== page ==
The transition from middle school to high school is a big challenge for us teenagers. It can be intimidating — a big world filled with new experiences. However, the first few steps into your new high school will be the beginning of a four-year-long adventure. It feels like just yesterday when I walked into my high school for the very first time. A grab bag of emotions overwhelmed me as I opened the heavy front doors of the place I would come to call home. I was very apprehensive. I didn’t believe I would ever fit in. Yet, I was still eager for a huge chapter of my life to begin.
The biggest challenge I faced was the distance of my new school from my home. New York City has a wide range of public high schools scattered across the five boroughs. Most kids tend to stay in their own neighborhoods for early education, but many teens venture across the city for high school. Like many other public school students, I made the long commute into Manhattan from Queens. Navigating the subway at 7 am was a terrifying experience. My first few days turned into misery due to the tedious, hour-long journey. I even doubted my decision to choose a dream school so far from home!
However, with time, the trek into the city became special. I took pride in my newfound independence. Also, time on the train became a great place to do homework (without distraction from computers and my parents). I also took time to socialize with friends who faced the same obstacle of living in another borough, and we bonded during our commute.
Additionally, with two hours spent on transportation alone, I found that it wasn’t easy to juggle school, extracurricular activities, and friendship. With six classes my freshman year, there just seemed to be less time for fun. High school presented a lot more work, and I was constantly tantalized by the school’s clubs and activities. I wanted to join everything and get to know people. Yet, older students often joke that in high school, you can only choose two: a social life, sleep, or good grades.
Learning time-management skills early helped me achieve the most. I have to admit that I did give up sleep for an afternoon with my friends. Planning ahead and knowing my own limitations, I learned to give and take. The school’s extracurricular activities are like a buffet table. I don’t need to eat everything that is offered. I can taste a little bit here and there. No matter what I choose to participate in, I’ll be sure to find new friends. Still, I knew that academics were my top priority.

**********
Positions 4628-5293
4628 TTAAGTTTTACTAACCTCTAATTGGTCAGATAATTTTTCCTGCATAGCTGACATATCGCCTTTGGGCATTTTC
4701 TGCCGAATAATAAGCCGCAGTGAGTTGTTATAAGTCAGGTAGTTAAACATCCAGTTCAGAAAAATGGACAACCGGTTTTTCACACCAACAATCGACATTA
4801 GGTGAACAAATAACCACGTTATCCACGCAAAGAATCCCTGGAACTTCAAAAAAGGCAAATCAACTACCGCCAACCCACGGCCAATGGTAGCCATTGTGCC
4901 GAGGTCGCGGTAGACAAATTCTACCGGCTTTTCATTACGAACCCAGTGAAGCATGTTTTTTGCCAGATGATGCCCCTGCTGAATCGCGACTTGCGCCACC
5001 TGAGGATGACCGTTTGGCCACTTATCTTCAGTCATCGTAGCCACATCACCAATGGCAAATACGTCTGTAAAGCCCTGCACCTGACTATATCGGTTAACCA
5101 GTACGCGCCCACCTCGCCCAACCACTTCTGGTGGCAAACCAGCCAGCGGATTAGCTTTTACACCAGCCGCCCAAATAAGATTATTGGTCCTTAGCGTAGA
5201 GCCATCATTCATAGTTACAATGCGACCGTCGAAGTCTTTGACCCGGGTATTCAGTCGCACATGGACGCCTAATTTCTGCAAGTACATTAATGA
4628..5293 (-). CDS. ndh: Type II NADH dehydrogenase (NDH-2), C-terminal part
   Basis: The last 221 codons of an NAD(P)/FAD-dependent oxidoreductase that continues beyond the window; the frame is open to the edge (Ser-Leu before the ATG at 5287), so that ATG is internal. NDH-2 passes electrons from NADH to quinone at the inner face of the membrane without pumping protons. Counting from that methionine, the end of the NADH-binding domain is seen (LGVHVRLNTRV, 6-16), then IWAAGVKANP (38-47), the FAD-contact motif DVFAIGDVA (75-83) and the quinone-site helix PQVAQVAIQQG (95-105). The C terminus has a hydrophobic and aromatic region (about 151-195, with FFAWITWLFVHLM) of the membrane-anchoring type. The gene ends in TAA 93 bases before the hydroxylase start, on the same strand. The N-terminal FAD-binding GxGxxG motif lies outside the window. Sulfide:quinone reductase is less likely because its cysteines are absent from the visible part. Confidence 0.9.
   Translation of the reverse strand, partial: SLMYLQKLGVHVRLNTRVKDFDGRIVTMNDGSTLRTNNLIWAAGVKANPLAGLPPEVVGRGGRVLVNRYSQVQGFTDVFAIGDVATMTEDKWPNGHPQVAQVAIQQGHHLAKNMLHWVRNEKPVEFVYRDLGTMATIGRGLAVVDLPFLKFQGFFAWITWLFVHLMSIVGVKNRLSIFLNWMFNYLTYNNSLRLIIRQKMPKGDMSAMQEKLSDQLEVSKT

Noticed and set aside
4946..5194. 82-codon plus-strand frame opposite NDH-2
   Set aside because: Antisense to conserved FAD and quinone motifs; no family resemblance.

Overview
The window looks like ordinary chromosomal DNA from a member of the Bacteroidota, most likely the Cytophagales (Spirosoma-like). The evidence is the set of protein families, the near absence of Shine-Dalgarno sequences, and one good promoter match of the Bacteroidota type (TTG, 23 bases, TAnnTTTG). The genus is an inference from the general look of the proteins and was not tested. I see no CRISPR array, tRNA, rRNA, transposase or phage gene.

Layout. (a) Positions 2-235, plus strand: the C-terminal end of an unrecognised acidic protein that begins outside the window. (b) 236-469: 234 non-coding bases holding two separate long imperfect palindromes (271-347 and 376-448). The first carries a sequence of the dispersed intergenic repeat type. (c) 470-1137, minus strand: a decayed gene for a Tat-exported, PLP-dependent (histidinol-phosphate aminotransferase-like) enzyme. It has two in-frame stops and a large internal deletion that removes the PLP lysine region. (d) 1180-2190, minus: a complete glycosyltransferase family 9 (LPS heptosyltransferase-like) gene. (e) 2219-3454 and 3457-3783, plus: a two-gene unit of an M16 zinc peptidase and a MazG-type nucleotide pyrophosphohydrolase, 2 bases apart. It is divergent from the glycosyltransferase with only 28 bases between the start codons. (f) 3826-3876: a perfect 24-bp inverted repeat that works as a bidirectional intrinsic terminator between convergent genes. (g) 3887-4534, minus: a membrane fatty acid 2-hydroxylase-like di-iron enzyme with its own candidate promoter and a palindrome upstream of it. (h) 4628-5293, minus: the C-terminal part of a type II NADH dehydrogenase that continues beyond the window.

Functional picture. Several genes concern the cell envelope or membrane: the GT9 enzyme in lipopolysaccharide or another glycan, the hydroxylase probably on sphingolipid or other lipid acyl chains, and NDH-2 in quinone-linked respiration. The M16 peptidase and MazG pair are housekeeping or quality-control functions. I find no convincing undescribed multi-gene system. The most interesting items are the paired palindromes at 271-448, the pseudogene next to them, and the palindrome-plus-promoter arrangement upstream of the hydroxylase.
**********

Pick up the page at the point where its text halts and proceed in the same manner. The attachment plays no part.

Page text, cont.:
Teachers play a huge role in high school, just like they do in middle school. I found that developing a good relationship with my instructors helped me overcome the challenges of freshman year. I often wish I reached out to my teachers earlier, when I was discovering difficulties. Most were willing to explain material and offer words of encouragement.
Still, there will always be less than desirable teachers. I had my share of questionable teachers in the past, but in high school, I handled the situation better. In high school, I had to work with what was given to me. I often sought out resources to supplement some slacking teachers, such as Internet and online study groups. Rising above the drama of bad teachers and putting learning as my biggest concern, I was able to cope with the worst and still succeed.
Unlike a middle school guidance counselor, a high school counselor helps you navigate your four years. Eventually, he will write a recommendation for your college application. Needless to say, it is best to develop a rapport with him.
I regret not forming a stronger relationship with my guidance counselor during freshman year. However, during junior year, I have maintained a great bond with my guidance counselor. He clarified my graduation requirements and offered advice for what classes to take. He provided me with sincere college suggestions. Not only was his door always open for academic guidance, he also provided support for personal problems.
The most important thing about high school is that it gives you a place where you can discover yourself. I’ve had the opportunity to take a variety of courses, and I’ve discovered things I never thought I’d like. In middle school, I detested history class, finding it dry and insipid. However, during my freshman year, I found a passion for history. I’ve also unlocked a hidden talent for chemistry. I even furthered my interest by taking electives and advanced courses in these subjects.
No matter where high school may take you, enjoy the journey. It can be the most stressful phase of your life so far, but it could also be the most exciting.
Aglaia Ho is a 16-year-old student from Queens who enjoys writing. Her work has been published in Creative Kids, Skipping Stones, Daily News-Children’s Pressline, and The State of the Wild.